Torrefazione marchi – This was one of my favourite finds in Venice, a charming and popular café/bar in the Cannaregio neighbourhood. The coffee aroma wafts out the door and encourages you in. Stand at the bar and order a Venexian (coffee, cocoa and milk foam) or buy a packet of their caffe della sposa ground coffee (made from eight of the best blends Arabica blends) to take home.

To see

Bridge of Sighs – Venice’s famous Bridge of Sighs was designed by Antonio Contino and was built at the beginning of the 17th century. Spanning the Rio di Palazzo (Palace River), the bridge was intended to connect the Old Prison and interrogation rooms in the Doge’s Palace to the New Prison, which was situated directly across the river. One story says that if a couple kisses under the bridge while drifting below on a gondola at sunset, they will enjoy eternal love. Thus, the “sighs” are said to come from lovers who are overwhelmed by the romance of the whole scene.

Santa Maria della Salute – The magnificent Roman Catholic church is located in the Dorsoduro sestiere of Venice. It stands on a narrow piece of land between the Grand Canal and the Bacino di San Marco so the church is visible when entering the main Piazza San Marco by water.

San Sebastien church – this beautiful church showcases the work of Renaissance painter Paolo Veronese. The stunning ceiling was completely restored back to full glory in 2012.

Rialto market – open from Monday to Saturday spend a morning strolling round this vivid food market and see endless stalls of tasty produce. Stop by a local bar to refresh with a glass of Prosecco and a snack.

To do

Go on a gondola ride – hail a striped gondola driver and float around the town for 40 minutes in this romantic mode of transport. You will see remote streets only accessible by water and wonderful little bridges. Don’t try to bargain, every boat should charge 80 euros for the standard trip, and the boats can fit up to 6 people in. Those feeling a little more adventurous should hail a Traghetto (the decommissioned old gondolas) the quickest way of travelling across the Grand Canal and perfect for accessing the city’s more obscure streets.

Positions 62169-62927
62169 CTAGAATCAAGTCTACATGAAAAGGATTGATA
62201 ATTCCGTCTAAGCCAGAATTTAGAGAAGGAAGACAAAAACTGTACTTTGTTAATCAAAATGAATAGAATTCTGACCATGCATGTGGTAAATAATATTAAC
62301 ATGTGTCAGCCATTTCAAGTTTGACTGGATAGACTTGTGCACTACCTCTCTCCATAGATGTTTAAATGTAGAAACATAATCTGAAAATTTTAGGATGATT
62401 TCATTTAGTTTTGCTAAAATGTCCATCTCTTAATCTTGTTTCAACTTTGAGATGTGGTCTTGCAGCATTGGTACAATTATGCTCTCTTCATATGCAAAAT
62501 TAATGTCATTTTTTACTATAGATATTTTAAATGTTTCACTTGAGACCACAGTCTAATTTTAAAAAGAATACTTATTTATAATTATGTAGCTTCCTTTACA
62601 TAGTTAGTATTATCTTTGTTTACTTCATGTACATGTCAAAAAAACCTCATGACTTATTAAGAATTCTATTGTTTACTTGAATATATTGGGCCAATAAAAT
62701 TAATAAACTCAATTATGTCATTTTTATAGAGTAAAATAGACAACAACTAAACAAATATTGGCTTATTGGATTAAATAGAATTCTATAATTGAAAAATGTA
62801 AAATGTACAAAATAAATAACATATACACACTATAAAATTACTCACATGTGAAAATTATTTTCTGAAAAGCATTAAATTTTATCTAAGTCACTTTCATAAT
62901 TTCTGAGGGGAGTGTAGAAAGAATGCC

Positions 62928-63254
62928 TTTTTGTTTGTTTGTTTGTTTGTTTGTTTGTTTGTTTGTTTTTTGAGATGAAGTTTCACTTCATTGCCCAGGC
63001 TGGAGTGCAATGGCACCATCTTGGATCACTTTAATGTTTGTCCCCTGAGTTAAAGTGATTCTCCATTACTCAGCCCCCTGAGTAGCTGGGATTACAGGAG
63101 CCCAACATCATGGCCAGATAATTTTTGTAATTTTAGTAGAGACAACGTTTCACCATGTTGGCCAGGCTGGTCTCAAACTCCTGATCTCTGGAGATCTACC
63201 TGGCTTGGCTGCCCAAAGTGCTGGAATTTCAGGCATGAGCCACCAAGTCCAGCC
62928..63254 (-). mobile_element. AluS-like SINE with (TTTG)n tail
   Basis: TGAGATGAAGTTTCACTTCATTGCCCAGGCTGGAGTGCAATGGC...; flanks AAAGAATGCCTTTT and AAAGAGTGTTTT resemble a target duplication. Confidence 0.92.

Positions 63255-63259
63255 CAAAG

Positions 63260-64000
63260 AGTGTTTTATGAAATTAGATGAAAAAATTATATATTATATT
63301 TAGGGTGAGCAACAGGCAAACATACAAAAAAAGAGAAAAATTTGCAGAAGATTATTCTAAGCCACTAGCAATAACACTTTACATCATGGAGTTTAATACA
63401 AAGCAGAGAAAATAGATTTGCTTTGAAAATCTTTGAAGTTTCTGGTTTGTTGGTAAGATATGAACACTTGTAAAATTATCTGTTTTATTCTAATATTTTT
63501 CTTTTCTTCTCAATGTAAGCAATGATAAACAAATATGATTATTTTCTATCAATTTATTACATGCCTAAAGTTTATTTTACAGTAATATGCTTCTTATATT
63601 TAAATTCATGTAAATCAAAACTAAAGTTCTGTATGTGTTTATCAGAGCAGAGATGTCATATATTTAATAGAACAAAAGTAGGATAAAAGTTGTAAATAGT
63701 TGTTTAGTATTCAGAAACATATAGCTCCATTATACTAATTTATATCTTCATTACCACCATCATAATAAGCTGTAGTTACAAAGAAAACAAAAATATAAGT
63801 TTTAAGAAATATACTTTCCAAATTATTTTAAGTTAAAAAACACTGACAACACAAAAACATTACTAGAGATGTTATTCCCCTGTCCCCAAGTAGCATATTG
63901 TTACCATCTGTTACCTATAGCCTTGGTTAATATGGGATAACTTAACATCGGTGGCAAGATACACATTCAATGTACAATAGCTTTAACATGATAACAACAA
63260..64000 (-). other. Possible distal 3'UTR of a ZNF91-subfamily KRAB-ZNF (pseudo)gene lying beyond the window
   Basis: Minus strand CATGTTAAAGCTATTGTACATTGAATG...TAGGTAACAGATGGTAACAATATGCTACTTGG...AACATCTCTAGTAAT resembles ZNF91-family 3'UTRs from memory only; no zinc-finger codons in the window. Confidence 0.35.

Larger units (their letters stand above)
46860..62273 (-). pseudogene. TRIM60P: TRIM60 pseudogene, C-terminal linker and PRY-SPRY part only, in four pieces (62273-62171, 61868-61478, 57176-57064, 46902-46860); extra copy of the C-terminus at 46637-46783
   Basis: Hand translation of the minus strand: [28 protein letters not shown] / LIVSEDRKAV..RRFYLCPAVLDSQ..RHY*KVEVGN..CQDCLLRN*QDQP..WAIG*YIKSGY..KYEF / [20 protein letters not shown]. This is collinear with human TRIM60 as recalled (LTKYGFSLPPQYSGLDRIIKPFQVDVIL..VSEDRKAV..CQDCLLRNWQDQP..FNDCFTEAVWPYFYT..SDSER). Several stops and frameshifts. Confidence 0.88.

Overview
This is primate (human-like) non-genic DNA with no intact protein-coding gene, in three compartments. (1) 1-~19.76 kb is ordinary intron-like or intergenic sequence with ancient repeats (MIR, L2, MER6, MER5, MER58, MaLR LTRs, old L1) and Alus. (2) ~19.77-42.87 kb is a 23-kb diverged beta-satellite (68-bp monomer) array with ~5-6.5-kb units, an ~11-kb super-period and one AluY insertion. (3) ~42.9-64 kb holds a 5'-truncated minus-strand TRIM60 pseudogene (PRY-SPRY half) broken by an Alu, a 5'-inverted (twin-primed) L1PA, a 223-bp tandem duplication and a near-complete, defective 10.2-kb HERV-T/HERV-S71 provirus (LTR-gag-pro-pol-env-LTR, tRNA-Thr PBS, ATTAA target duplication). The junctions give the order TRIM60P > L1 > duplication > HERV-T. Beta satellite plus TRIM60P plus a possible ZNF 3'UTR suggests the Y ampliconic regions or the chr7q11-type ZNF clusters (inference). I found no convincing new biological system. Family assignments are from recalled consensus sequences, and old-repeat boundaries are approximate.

Climb St Mark’s clock tower – there is much less exercise involved than you’d expect. Pay your entrance fee, travel up in the lift and admire the impressive views over the whole water-work city.

Peggy Guggenheim – it was a joy to visit another Guggenheim collection. This wonderful modern art museum exhibits the private collection of American heiress Peggy Guggenheim. As the former wife of Max Ernst there are some brilliant pieces by him as well as works by Pollock, Picasso and Braque.

Enrica Rocca – Learn to cook with Venice’s favourite chef, Enrica Rocca. Having just received rave reviews for her cookbook ‘Venice on a plate’ there is no-one better to teach you about Italian culinary traditions. Her website also offers the best tips for staying and eating in the city.

To shop

VizioVirtu – a chocoholic’s heaven this little shop sells beautiful hand crafted treats. We tried the delicious and rich ganache cake.

Casa del Parmigiano – cheese freaks should head here for the best Parmesan and stock up on Italian delights like the popular Planeta olive oil.

Atelier Sagalin do Daniela Ghezzo– a magical and old fashioned shoe emporium. Admire the collection of amazing vintage pairs or design your own couture tailored pair.

Island Escapes

Lido island – when the weather is warm in Venice many head to the nearby beach island, just 20 minutes away from the centre of town by Vaparetto. Join the crowds at the rowdy public beach or enjoy the luxury of a private cabin for the day.

Torcello – a quaint and quiet almost deserted island. Appreciate the beautiful old church buildings and eat at the wonderful Locanda Cipriani restaurant, the rose filled terrace is particularly pretty.

Mazzorbo – this idyllic island is ideal for relaxing walks along the canals. I urge you to visit the spectacular Venissa Michelin starred restaurant. Owned by the Treviso-based wine and Prosecco maker, Bisol, the focus here is on immaculately presented fresh and healthy local fare. Sit outside where you can be surrounded by the rare Prosecco vines and breathe in the fragrant scented air. Our meal here was a real highlight of the trip to Venice.

Murano – Known for its colourful glass-blowing traditions, wander round this sweet island spying the craftsmen at work, and admire the bright glass objects in the museum or shops.

Burano – this picturesque island is impossible not to photograph. Filled with candy coloured houses everywhere, tourists can browse in the lace shops, dine at the casual eateries or just wander amongst the rainbow scenery.